Two multinational drug companies are threatening legal action to prevent patients being offered a cheap version of an effective drug against blindness which could save the NHS millions of pounds.
Twelve NHS clinical commissioning groups (CCGs) in the north-east of England say that saving money by buying a safe and effective – but 10 times cheaper – version of the licensed drug for wet macular degeneration is far preferable to cutting costs in other ways, for instance by rationing fertility treatment or cataract operations.
The licensed drug for the condition, which is the commonest cause of blindness in older age, is Lucentis (known generically as ranibizumab). But more than a decade ago, doctors discovered that an anti-cancer drug, Avastin (bevacizumab), gives results that are just as good – and when it is split into the tiny doses needed to inject into the back of the eye, it is a fraction of the price.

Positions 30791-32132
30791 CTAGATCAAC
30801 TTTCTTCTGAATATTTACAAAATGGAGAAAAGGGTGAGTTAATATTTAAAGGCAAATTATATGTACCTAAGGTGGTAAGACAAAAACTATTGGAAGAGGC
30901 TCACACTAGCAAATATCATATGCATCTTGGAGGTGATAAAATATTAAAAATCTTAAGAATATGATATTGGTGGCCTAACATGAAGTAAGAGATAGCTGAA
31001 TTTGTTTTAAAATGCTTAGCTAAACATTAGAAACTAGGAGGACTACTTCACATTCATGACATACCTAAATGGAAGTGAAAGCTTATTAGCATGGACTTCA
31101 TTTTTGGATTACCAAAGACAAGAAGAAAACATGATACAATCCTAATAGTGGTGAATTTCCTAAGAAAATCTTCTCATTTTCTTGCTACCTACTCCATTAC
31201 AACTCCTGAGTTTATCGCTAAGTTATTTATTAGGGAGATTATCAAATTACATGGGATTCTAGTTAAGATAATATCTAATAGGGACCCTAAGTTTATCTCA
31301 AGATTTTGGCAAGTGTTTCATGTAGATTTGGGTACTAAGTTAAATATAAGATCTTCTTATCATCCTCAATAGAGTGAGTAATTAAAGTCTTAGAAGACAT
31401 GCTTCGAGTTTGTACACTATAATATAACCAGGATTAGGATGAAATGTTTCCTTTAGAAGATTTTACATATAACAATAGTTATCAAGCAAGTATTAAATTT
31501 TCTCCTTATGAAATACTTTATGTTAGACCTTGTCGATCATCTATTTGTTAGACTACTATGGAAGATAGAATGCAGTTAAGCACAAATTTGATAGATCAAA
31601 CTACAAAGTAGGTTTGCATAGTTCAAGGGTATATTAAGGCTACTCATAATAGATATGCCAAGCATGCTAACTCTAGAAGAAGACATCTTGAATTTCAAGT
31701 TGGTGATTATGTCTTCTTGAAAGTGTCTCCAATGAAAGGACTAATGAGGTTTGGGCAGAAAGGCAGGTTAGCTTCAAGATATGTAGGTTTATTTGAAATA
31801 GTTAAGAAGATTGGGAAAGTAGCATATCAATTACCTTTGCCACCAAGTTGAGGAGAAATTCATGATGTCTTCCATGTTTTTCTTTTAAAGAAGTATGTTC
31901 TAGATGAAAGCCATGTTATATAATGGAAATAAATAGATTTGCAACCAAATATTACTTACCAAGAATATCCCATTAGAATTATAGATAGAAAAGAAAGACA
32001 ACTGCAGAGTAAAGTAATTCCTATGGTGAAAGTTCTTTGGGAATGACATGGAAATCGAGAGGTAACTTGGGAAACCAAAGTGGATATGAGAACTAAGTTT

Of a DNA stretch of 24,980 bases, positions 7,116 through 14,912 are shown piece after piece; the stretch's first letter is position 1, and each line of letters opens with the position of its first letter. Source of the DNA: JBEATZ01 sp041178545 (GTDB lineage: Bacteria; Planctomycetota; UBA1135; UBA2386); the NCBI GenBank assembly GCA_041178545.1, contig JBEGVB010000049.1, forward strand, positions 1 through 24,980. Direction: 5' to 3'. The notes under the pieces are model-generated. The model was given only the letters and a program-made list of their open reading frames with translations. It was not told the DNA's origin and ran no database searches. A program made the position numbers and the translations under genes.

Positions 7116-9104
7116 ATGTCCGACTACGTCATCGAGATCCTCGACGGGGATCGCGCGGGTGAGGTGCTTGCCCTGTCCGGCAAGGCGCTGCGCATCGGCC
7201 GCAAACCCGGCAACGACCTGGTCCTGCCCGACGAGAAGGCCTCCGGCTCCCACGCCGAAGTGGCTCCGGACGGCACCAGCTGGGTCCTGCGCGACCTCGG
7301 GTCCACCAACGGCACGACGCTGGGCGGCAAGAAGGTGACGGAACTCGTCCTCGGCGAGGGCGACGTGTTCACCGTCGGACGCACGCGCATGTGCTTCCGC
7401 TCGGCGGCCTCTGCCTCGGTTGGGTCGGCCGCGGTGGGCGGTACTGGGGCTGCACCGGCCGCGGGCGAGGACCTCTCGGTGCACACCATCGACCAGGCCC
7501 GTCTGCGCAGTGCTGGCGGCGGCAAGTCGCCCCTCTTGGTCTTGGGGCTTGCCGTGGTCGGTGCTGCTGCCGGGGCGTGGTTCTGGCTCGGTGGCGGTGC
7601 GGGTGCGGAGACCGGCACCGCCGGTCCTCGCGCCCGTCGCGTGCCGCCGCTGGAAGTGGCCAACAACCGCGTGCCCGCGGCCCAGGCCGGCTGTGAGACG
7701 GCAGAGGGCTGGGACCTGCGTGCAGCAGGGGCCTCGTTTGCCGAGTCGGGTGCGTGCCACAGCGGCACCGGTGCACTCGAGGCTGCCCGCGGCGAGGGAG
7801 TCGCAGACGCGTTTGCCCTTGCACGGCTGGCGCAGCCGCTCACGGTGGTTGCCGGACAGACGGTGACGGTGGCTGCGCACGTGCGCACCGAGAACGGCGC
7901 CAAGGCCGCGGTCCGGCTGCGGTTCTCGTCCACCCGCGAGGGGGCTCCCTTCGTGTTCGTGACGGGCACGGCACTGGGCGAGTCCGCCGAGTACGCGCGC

Genentech, the manufacturer of Avastin, refused to apply for a licence for it to be used in eyes. But in 2012, the IVAN trial, funded by the NHS, showed that the two drugs were equally safe and effective and that its widespread use could potentially save the NHS more than £84m a year. Avastin is widely used in the United States and other countries around the world to treat macular degeneration.
It is not much used in the UK, however, and now the two drug giants that market Lucentis, Novartis and Bayer, have warned the NHS commissioners that they will seek a judicial review if they go ahead with their plans to offer Avastin.
Article from the Guardian, 1 November 2017